Her's was the humbler, yet severer fate,

To pine unnoticed in a private state;

Her's were the suff 'rings which no laurels bring,

The generous labours which no muses sing,

The cares that haunt the parent and the wife,

And the still sorrows of domestic life.

What though no pageant o'er her humble earth,
Proclaim the empty honours of her birth!
What tho' around no sculptur'd columns rise,
No verse records the conquests of her eyes!
Yet here shall flow the poor's unbidden tear,
And feeble age shall shed his blessings here:

Here shall the virtues which her soul posscss'd,
With sweet remembrance sooth a husband's breast:
And here in silent grief, shall oft repair
The helpless objects of her latest care,
Recall her worth, their adverse fate bemoan,
And in a mother's woes forget their own.


Afghaun Poetry, by the Hon. Mountstuart Elphinstone.

Whence has this spring appear'd again,

Which has made the country all round one rose garden?

The anemone is there, the sweet herbs, the Iris, and the basil,

The jasmine, the daffodil, the narcissus, and pomegranate flower.

The flowers of the spring are of all colours;

But the cheek of the red tulip glows most among them all.

The maidens have handfuls of roses in their bosoms.

The youths have bunches of flowers in their turbans.

The musician applies his bow to his cheghauneh.

And searches out the melodies of every string.

Come, O cup-bearer, bring full, full cups:

Let me be satiated with wine and revelry.

The Afghaun youth have Teddened their hands,

As a falcon dyes its talons in the blood of its quarry.

They have made their white swords rosy with blood,

As a bed of tulips blooming in summer.

Ainail Khaun and Derry a Khaun were the heroes.

Each emulous of the other.

They stained the valley of Kheiber with blood;

And poured the tumult (of war) on to Currupa.

lip to Currupa, and to Bajour, the mountains, and the plains

Trembled, as with an earthquake, again and again.

It is now five years that in those quarters,

Every day has been heard the clashing of bright swords.

Since I left that country, I am annihilated.

Am I dead, or are those around me dead?

I call aloud for troops till I am weary:

But those around me are deaf both to complaints and reproaches.

Had Had I known the state of the Eusofzyes,

I should have preferred flying to Dumghaur.

The dogs of the Khuttuks would be better that the Eusofzyes,

Even if the Khuttuks themselves were no better than dogs.

The whole of the Afghauns, from Candahar to Attock,

Rely openly or secretly on each other's honour.

Yet, see how many battles have taken place in all quarters,

And yet the Eusofzyes have shewn no sense of shame.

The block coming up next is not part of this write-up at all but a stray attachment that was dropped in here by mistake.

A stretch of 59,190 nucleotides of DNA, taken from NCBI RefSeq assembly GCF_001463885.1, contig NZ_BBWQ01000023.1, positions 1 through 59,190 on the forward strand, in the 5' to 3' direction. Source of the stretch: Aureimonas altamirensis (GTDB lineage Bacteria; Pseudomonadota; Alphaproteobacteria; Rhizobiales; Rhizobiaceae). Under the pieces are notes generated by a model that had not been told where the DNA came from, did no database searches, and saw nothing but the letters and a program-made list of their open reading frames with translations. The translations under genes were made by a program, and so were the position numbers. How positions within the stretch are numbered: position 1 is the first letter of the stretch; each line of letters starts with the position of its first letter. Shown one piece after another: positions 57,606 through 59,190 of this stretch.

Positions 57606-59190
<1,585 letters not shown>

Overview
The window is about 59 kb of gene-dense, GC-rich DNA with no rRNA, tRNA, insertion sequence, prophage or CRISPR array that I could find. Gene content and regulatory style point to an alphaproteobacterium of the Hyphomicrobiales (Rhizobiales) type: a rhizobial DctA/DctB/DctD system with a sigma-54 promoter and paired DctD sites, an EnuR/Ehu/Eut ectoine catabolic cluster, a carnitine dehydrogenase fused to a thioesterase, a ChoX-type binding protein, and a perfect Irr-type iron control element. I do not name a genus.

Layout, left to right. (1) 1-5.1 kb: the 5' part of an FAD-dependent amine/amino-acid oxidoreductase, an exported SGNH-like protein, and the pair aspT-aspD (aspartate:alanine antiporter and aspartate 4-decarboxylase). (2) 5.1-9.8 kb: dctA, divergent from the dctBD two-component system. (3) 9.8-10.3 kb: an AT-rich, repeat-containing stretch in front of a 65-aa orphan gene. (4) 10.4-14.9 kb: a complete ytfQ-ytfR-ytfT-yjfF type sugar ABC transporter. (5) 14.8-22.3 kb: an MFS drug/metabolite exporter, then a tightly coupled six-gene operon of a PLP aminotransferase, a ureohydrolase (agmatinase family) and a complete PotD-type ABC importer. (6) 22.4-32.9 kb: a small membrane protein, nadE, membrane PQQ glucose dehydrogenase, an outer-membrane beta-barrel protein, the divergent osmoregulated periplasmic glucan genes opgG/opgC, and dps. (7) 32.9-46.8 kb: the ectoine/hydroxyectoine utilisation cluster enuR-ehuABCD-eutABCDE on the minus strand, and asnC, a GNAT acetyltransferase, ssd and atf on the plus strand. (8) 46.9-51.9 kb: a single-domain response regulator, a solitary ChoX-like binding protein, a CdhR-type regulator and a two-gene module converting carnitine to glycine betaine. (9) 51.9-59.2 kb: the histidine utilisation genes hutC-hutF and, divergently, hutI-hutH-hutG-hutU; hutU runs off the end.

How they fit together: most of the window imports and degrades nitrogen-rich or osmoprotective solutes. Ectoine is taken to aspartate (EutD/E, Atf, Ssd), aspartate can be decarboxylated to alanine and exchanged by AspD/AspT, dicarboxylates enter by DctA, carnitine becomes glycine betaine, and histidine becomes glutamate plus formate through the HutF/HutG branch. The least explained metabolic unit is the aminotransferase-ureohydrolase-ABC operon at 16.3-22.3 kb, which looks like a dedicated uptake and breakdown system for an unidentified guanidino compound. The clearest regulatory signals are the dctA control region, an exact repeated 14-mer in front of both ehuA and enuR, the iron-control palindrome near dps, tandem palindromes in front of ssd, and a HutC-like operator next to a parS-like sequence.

The first battle was behind the hills,

Where forty thousand Moguls were cut to pieces.

Their wives, and their daughters, were the prisoners of the AfghaunSj

And strings on strings of horses, camels, and elephants were taken.

The second was fought by Meer Hossein, in the Dooaub,

When his head was crushed like that of a snake.

After that, was the fight of the Fort of Nonshehra,

Which removed the intoxication from the head of the Moguls.

After it, came Jeswunt Sing, and Shoojaut Khaun,

Whom Amail defeated at Gundaub.

The sixth battle was with Mookurrum Khaun, and Shumsheer Khaun,

Whom Amail cut up to his heart's content.

We have always hitherto been victorious in battle;

And therefore, henceforward, let us trust in the Lord.

Arungzebe, for the last year, has been encamped against us:

Disordered in his appearance, and perplexed in his mind.

All his nobles have fallen in battle;

And the soldiers who have perished, who can number?

The treasures of Hindostaun have been scattered abroad.

The red gold Mohurs have been sunk in the mountains.'

No man would have found out, in eighteeen guesses,

That such transactions would have taken place in this country.

Yet, the King's malignity is not diminished;

Which formerly drew down the curse of his own father.

No dependance can be placed on the King, For he has ill designs, and is false and treacherous. No other issue can be discovered in this affair; Either the Moguls must be annihilated, or the Afghauns undone. If this be the course of the spheres which we see; If it be God's pleasure (that we perish), let this be the time. The heavens do not always revolve in the same manner. They are sometimes suited to the rose and sometimes to the thorn. This time (of danger) is the time for honour. Without honour, what would become of the Afghauns? If they harbour any other thought, it is destruction. There is no deliverance, but in the sword. The Afghauns are better than the Moguls at the sword. If the understanding of the Afghauns was awakened $